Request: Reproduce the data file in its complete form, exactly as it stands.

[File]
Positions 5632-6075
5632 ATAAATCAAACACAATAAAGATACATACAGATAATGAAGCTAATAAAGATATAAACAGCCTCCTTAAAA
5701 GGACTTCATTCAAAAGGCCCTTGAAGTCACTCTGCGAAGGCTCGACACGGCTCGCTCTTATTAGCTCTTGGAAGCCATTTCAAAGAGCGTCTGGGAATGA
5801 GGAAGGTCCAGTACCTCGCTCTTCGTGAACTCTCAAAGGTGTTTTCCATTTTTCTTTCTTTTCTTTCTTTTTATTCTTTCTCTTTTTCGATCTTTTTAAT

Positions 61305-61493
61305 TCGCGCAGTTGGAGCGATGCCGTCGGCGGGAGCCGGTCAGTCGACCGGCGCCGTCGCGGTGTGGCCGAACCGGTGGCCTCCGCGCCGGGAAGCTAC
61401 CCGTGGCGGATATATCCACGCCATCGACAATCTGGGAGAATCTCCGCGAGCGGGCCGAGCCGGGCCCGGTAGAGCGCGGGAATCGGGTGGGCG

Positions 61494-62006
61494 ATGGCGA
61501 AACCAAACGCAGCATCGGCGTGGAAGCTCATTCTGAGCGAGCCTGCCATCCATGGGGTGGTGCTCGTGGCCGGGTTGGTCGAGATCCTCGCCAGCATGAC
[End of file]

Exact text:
Positions 5632-6075
5632 ATAAATCAAACACAATAAAGATACATACAGATAATGAAGCTAATAAAGATATAAACAGCCTCCTTAAAA
5701 GGACTTCATTCAAAAGGCCCTTGAAGTCACTCTGCGAAGGCTCGACACGGCTCGCTCTTATTAGCTCTTGGAAGCCATTTCAAAGAGCGTCTGGGAATGA
5801 GGAAGGTCCAGTACCTCGCTCTTCGTGAACTCTCAAAGGTGTTTTCCATTTTTCTTTCTTTTCTTTCTTTTTATTCTTTCTCTTTTTCGATCTTTTTAAT

Positions 61305-61493
61305 TCGCGCAGTTGGAGCGATGCCGTCGGCGGGAGCCGGTCAGTCGACCGGCGCCGTCGCGGTGTGGCCGAACCGGTGGCCTCCGCGCCGGGAAGCTAC
61401 CCGTGGCGGATATATCCACGCCATCGACAATCTGGGAGAATCTCCGCGAGCGGGCCGAGCCGGGCCCGGTAGAGCGCGGGAATCGGGTGGGCG

Positions 61494-62006
61494 ATGGCGA
61501 AACCAAACGCAGCATCGGCGTGGAAGCTCATTCTGAGCGAGCCTGCCATCCATGGGGTGGTGCTCGTGGCCGGGTTGGTCGAGATCCTCGCCAGCATGAC